Due to the small capacitance of the polymer hydrophone elements, amplifying and signal conditioning units are mounted adjacent or on one metallic layer or formed integrally thereon to minimize signal lead loss. In one embodiment to minimize the amount of material between the lower-frequency array and the nose of the vehicle, the higher-frequency array only receives reflected sonic radiation. Conventional higher-frequency ceramic radiating transducers are arranged substantially coplanar to, and around the periphery of, the higher-frequency receiving array.
The benefits of the present invention referred to above are possible because it provides arrays responsive to two frequencies. The lower-frequency array is useful in that it provides a long-range and a wide beam pattern for searching greater areas. This array has a surface area as large as the submersible vehicle nose will allow thereby maximizing this array's capabilities.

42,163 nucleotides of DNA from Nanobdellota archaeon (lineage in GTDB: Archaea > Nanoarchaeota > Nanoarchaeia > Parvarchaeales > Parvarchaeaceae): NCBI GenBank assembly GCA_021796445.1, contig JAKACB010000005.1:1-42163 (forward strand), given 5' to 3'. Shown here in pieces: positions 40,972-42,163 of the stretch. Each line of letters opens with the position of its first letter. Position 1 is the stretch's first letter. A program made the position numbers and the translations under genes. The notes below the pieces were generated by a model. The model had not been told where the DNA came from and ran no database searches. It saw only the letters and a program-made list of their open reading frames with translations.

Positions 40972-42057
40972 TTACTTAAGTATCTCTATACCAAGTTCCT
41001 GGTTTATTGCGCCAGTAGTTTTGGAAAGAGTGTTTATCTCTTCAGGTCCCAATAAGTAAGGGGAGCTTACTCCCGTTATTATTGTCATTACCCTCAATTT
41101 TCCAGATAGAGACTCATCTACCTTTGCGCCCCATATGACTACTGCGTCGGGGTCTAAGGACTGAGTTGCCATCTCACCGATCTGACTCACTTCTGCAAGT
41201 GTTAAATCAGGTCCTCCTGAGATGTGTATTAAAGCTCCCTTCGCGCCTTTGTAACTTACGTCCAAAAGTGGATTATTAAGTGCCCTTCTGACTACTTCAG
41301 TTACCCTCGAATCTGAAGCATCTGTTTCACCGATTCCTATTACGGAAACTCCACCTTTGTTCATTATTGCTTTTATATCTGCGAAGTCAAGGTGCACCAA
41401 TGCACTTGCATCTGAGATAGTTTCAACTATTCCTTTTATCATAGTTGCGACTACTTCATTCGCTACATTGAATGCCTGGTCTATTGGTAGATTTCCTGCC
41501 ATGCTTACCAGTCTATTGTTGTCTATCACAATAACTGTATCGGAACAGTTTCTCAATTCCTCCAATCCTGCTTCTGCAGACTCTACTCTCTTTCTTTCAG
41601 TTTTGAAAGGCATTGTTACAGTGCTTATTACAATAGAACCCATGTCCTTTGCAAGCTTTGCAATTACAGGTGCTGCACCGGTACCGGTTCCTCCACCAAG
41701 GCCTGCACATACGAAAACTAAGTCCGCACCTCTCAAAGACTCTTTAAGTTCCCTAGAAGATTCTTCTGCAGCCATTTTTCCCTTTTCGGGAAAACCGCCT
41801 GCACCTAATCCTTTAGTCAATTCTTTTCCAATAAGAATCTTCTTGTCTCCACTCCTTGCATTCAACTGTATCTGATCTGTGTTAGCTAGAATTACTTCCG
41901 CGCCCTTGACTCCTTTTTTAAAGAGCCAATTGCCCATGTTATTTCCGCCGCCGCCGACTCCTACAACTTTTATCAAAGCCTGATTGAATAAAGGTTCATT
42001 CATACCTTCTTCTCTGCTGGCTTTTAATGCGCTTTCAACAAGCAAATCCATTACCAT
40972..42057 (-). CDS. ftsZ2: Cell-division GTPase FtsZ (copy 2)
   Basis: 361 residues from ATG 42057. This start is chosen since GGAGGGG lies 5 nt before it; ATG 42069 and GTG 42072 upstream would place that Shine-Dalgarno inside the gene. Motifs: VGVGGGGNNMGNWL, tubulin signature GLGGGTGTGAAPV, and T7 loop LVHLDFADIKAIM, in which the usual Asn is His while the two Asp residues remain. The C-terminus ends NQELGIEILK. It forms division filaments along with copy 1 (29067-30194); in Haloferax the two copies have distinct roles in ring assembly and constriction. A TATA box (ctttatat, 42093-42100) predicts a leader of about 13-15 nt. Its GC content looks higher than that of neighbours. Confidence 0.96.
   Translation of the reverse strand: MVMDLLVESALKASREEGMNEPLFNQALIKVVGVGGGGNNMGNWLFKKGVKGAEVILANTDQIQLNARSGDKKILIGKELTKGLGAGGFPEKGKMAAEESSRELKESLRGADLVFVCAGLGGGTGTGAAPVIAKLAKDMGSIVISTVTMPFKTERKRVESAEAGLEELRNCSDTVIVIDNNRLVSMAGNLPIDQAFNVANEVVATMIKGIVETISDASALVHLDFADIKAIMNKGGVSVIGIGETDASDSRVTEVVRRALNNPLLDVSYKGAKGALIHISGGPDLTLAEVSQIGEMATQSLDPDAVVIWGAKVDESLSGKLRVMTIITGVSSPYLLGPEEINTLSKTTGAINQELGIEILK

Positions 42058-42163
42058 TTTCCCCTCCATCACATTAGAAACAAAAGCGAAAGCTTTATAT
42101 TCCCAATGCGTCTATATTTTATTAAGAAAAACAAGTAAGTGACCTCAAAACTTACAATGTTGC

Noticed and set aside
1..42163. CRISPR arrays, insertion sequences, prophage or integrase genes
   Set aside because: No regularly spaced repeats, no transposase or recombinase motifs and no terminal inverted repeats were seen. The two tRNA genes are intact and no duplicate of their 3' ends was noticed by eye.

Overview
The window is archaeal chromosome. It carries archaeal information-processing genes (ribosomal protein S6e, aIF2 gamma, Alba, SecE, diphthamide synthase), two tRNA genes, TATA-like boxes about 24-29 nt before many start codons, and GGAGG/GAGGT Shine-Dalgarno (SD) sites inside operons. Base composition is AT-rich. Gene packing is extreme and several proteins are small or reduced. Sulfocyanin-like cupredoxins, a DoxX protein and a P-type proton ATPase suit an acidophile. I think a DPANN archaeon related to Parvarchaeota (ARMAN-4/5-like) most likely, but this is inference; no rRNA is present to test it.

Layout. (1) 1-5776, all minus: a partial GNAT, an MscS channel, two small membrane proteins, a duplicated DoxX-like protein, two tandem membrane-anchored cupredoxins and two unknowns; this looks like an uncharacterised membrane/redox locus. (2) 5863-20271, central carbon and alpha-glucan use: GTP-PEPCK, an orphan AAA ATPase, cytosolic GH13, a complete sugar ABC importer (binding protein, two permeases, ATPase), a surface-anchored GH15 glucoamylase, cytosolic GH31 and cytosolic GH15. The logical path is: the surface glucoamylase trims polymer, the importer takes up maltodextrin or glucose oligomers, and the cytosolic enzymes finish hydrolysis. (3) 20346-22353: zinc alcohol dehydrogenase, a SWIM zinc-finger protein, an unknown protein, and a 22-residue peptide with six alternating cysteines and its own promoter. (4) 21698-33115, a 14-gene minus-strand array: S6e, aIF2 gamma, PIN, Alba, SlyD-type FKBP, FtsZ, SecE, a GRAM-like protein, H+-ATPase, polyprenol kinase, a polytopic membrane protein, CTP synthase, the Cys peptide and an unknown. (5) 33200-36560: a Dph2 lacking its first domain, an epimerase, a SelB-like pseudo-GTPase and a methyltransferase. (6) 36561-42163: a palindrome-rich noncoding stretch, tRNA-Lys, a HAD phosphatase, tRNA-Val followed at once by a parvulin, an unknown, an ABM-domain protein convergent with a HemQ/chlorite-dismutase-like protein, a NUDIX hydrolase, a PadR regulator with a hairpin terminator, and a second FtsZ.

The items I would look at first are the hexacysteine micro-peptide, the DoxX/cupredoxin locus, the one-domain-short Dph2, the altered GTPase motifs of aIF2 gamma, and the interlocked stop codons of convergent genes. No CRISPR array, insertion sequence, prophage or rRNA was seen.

The secondary, higher-frequency piezoelectric polymer array is mounted directly in front of the lower-frequency array and is responsive to reflected signals in a narrower beam pattern, and at correspondingly higher angular resolution than the lower-frequency array. In underwater environments higher frequencies suffer higher attenuation. The two arrays compliment each other; the lower-frequency array covers a larger search area with lower resolution, and the higher-frequency array provides more detailed information on a reflecting object at closer range and within a smaller area.
A further benefit is the lower cost involved in using a piezoelectric polymer in contrast to a comparable ceramic material.